“… investors, suppliers, Eclipse 500 owners and order holders lost well over $1 billion. There has never been a financial failure of this scale in the entire history of general aviation. Eclipse investors have lost hundreds of millions, but individuals are also big losers. Anybody who had a deposit for an airplane lost the money. And anybody who took delivery of the 260 or so airplanes to leave the factory has lost all warranties and the promises to modify the airplane to a final and usable status …The Eclipse episode is the biggest disaster in memory for GA because it took more than a billion dollars that could have been used to create new and viable airplanes and wasted it. And the trauma will linger for years as investors, rightly terrified by the Eclipse disaster, refuse to put money into new airplane programs that can really work.”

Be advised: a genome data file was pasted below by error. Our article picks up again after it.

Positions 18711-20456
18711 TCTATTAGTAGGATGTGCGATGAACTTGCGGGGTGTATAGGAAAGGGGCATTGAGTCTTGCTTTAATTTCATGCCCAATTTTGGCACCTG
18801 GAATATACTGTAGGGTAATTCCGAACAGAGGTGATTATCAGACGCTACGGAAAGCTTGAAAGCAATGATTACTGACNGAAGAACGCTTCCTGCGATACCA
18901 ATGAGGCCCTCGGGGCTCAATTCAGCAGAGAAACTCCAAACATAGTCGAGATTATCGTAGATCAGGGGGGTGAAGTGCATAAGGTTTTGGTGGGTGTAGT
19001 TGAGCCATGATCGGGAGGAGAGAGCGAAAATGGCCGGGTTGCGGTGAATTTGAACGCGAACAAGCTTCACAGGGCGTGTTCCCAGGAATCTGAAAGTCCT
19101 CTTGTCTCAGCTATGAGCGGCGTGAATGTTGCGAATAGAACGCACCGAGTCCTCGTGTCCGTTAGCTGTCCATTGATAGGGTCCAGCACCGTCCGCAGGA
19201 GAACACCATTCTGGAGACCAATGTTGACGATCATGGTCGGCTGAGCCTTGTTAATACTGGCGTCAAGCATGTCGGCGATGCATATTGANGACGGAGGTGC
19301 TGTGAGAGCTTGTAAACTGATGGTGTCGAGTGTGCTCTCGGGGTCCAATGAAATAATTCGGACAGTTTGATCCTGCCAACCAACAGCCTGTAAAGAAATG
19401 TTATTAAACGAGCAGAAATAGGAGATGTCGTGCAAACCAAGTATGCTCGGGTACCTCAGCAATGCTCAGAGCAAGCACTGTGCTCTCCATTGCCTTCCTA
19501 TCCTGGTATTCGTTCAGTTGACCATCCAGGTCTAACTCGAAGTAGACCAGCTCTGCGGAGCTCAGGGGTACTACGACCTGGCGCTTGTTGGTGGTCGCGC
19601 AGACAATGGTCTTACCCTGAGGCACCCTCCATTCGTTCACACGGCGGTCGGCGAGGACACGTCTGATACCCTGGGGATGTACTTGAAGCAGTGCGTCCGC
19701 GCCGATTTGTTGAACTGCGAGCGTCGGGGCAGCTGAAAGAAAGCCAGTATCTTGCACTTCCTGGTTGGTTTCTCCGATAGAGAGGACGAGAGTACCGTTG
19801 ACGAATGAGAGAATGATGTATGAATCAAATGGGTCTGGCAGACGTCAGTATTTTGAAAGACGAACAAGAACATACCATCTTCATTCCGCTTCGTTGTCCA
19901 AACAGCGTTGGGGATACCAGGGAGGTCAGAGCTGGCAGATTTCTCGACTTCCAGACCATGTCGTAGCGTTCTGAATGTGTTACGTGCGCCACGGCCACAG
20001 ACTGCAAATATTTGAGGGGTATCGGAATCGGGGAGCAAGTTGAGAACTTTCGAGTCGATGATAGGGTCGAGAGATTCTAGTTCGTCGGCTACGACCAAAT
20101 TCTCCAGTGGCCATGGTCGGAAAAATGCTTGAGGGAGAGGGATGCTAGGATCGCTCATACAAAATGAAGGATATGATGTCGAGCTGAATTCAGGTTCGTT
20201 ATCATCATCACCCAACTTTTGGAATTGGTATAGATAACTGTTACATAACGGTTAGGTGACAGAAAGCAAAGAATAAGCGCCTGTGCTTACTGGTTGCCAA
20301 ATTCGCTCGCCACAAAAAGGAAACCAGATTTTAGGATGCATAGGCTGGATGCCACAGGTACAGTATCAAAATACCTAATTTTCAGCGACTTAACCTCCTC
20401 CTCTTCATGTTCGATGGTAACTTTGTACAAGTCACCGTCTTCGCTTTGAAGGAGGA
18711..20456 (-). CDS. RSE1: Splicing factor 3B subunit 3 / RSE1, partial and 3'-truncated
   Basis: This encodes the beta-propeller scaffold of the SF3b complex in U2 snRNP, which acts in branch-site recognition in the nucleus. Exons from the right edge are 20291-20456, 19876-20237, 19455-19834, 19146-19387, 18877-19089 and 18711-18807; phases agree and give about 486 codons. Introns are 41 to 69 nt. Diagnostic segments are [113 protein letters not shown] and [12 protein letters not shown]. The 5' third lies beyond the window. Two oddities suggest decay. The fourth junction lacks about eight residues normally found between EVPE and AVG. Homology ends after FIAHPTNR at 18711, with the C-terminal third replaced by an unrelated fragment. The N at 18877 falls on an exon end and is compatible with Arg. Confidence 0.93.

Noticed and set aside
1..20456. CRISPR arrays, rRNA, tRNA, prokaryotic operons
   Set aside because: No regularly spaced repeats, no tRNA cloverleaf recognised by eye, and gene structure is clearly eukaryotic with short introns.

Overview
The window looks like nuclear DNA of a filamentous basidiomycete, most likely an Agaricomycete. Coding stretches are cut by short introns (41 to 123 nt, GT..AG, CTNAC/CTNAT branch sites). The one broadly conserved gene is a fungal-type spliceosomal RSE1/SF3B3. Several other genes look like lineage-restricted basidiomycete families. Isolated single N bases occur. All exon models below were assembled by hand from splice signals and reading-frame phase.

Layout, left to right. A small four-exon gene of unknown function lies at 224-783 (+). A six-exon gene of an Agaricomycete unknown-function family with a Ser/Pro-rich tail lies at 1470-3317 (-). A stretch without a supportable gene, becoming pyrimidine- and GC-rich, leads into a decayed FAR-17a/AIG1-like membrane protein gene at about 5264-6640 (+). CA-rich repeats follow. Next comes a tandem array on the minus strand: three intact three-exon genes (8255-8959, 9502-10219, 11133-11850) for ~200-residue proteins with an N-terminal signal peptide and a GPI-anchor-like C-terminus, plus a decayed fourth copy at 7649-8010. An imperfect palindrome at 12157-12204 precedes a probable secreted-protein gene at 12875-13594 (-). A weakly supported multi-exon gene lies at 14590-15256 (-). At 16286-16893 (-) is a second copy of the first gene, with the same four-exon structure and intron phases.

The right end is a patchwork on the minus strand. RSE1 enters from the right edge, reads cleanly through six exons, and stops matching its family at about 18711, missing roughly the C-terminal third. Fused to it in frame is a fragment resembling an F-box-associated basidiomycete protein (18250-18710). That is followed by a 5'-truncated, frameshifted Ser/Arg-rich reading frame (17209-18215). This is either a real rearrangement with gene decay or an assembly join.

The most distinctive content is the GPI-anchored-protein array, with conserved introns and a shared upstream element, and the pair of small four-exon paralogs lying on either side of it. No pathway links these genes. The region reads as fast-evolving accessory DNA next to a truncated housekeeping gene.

“In addition to the economic cost, this program and related air taxi schemes have had a toxic impact on a broad range of political and governmental entities. Somehow, the FAA got co-opted. If the [Inspector General’s] report is correct, the FAA’s actions were reprehensible, a threat to the principles of good governance that keep society safe. It would be akin to the FDA deciding to approve possibly tainted milk because it came from a well-connected dairy. During recent congressional hearings, New Mexico Gov. Bill Richardson implied that jobs were more important than honesty, safety and good government. For possibly the first time, a US government entity provided equity cash for a private business.”


Of course these types of corporate incentives are not limited to New Mexico. Big corporations have long played states against each other, states eager to get new jobs and revenue, and corporations eager to cut labor costs. The Baltimore Sun did an in-depth report that year, cited in the Village Voice by James Ridgeway, where states provided more than $3 billion in incentives including grants, tax cuts, and loans, to attract corporations to their states. Most of these deals are outright scams, as the number of jobs created, when they do, often times than not do not justify the money given the corporations.